If I recently sold a vehicle “as-is” and the buyer has a problem with the car, amI liable?

UPDATED: Jan 16, 2011

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If I recently sold a vehicle “as-is” and the buyer has a problem with the car, amI liable?

I sold a car via the internet. I have a very thorough bill of sale which states that, “Seller has no knowledge of any unforeseen or hidden defects and believes the vehicle sold is in good operating condition; said vehicle is otherwise sold in as-is condition”. It’s signed by both parties, a witness, and it’s notarized. Can I be held responsible for any problems with the vehicle?

Asked on January 16, 2011 under General Practice, Pennsylvania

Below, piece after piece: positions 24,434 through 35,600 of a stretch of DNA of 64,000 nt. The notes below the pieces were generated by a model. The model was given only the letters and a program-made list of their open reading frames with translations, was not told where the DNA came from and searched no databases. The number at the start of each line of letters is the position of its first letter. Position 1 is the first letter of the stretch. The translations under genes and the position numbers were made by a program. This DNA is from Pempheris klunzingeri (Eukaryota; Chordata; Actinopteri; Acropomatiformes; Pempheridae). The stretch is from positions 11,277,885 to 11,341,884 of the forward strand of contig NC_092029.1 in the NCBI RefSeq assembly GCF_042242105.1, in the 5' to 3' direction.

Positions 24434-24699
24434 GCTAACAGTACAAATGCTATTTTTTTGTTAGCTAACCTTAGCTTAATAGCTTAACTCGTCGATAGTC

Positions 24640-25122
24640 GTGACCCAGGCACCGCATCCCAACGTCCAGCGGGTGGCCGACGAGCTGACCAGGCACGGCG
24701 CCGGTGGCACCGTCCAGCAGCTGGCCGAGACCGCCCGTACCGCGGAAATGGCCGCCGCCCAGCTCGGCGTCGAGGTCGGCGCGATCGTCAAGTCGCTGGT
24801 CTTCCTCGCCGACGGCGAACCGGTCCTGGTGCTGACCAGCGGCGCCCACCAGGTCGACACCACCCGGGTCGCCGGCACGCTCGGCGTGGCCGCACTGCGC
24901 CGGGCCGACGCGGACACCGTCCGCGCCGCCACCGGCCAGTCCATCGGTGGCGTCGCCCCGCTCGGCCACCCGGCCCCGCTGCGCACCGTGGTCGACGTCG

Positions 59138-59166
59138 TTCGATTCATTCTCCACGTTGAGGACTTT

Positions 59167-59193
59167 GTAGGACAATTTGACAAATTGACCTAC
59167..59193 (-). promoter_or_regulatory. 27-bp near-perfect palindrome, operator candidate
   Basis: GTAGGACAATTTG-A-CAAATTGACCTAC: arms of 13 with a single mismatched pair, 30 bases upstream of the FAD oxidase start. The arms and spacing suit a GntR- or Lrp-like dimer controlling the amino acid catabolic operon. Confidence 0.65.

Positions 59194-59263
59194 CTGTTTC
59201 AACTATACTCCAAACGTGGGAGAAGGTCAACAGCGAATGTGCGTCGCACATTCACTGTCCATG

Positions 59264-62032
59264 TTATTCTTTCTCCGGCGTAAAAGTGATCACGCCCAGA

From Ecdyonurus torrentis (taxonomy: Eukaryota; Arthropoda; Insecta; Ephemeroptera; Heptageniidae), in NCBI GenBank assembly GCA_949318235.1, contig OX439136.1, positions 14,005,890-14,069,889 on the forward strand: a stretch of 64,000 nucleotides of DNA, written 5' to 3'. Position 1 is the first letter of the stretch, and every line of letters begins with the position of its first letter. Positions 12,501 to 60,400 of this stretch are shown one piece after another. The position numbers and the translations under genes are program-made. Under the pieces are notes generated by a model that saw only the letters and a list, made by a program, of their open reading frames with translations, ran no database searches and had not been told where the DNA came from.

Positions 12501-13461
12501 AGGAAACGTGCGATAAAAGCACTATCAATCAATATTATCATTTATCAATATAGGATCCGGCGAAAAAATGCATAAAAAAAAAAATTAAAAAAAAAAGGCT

SJZ, Member, New York Bar / FreeAdvice Contributing Attorney

Answered 11 years ago | Contributor

You could be held responsible if there is evidence of fraud--that is, evidence that you deliberately and knowing concealed a defect. For example, say that the problem is one that you could not help be aware  of--a transmission that won't shift, for example, or a starter motor that won't turn over. In that case, the buyer could probably show that you had to have been aware of the problem and thus committed fraud, including via your documents professing that there were no problems. However, in the absence of sufficient evidence to show some deliberate misrepresentation or concealment, if a buyer takes a car "as is," he would be assuming the risk.

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